Opponents of domestic partnership law fight to conceal names

OLYMPIA — Opponents of the state’s expanded domestic partnership law are going back to court to try to block the release of the names of people who wanted the law overturned.

Last month, the U.S. Supreme Court ruled that generally, the release of petition signatures does not violate voters’ constitutional rights. However, the high court said Protect Marriage Washington could go back to the lower courts and try to prove that the release of their names would put them in danger.

Protect Marriage is now asking the U.S. District Court in Tacoma to continue blocking the release of the names and addresses of those who signed Referendum 71 petitions. Voters upheld the state law.

Papers filed by the group’s lawyer, James Bopp Jr. of the state of Indiana, indicate a hearing on the request is set for Friday. State officials said Tuesday there will not be a hearing this week.

U.S. District Judge Benjamin Settle is not dealing with Bopp’s filing at this stage, David Ammons, communications director for the Secretary of State’s Office, wrote in an e-mail to reporters.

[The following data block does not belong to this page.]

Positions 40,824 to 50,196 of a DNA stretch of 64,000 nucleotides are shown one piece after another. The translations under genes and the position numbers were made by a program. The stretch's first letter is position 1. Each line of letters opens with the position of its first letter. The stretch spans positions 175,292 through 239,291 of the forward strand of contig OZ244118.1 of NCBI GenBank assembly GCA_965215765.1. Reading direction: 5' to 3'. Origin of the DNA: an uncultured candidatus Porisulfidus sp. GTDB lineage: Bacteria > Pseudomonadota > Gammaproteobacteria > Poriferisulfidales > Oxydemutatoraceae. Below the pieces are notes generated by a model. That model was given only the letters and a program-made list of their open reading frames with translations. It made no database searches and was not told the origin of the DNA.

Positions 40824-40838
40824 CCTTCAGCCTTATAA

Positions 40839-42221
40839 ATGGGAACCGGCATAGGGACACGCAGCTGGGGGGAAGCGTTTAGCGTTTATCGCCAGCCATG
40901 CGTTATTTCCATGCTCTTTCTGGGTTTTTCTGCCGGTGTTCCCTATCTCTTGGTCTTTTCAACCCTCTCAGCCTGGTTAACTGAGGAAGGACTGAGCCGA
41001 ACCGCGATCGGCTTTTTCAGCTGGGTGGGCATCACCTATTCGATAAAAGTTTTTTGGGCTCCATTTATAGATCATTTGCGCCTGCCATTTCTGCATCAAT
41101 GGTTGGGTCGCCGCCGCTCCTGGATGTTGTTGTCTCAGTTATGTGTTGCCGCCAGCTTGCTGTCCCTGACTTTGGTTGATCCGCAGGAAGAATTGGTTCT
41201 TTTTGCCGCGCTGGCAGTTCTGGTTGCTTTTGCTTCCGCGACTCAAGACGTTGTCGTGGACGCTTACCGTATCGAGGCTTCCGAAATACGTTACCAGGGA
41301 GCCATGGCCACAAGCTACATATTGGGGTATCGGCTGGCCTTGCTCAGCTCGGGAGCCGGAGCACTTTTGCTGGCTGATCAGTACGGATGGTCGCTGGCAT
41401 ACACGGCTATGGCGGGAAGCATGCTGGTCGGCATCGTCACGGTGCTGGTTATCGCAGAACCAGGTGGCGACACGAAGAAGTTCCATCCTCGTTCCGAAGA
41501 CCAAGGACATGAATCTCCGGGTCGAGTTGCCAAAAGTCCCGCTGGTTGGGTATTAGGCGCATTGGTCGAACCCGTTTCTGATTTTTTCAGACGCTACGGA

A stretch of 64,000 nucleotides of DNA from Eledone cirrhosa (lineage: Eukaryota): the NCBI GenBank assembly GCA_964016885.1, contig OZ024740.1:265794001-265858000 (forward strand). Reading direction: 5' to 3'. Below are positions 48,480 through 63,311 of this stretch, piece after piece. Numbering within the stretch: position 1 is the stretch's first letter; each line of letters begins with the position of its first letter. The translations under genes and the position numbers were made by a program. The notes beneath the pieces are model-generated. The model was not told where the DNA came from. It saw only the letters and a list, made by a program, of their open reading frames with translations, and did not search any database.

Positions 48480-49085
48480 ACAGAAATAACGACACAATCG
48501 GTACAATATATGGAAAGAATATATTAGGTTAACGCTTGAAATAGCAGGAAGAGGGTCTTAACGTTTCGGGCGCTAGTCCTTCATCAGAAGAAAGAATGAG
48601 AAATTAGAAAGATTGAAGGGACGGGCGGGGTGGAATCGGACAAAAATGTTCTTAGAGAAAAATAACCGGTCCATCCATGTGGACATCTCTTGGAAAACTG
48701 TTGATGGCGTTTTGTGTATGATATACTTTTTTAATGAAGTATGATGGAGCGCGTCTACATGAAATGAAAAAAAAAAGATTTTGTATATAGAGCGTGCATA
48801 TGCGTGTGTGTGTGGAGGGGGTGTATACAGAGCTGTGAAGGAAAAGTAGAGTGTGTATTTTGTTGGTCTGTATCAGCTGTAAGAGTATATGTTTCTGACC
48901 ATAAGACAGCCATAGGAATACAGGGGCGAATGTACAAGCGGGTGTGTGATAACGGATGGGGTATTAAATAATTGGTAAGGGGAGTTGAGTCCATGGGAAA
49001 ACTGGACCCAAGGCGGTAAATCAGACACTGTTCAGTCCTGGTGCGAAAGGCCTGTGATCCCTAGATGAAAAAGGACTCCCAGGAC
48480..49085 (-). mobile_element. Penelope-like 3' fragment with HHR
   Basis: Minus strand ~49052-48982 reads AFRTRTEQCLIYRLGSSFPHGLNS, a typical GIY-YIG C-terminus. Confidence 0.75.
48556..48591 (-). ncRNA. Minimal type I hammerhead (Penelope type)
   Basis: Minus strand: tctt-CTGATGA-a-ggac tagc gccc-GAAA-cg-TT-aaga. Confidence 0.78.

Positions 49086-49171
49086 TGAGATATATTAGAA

Settle is waiting for the paperwork on the U.S. Supreme Court ruling that would return jurisdiction to his courtroom, Ammons wrote.

At that point, Bopp could re-file his motions that are aimed at preventing release of the names on the referendum petitions, Ammons said.

Bopp has filed claims that supporters of repeal of the domestic partnership law received “harassing and threatening e-mails” and included as examples excerpts of some sent to Larry Stickney of Arlington, Protect Marriage Washington’s campaign manager.

It also quotes a Bellingham blogger who wrote online: “If Larry Stickney can do ‘legal’ things to harm OUR family, why can’t we go to Arlington, WA to harm his family?” That led Stickney to contact the Snohomish County Sheriff’s Department though an investigation did not lead to any criminal action.

“What disgusts me in all of this is the lack of acknowledgement of the actual harassment that occurred,” Stickney said Tuesday. “It was a frightening experience to be the lightning rod in this.”

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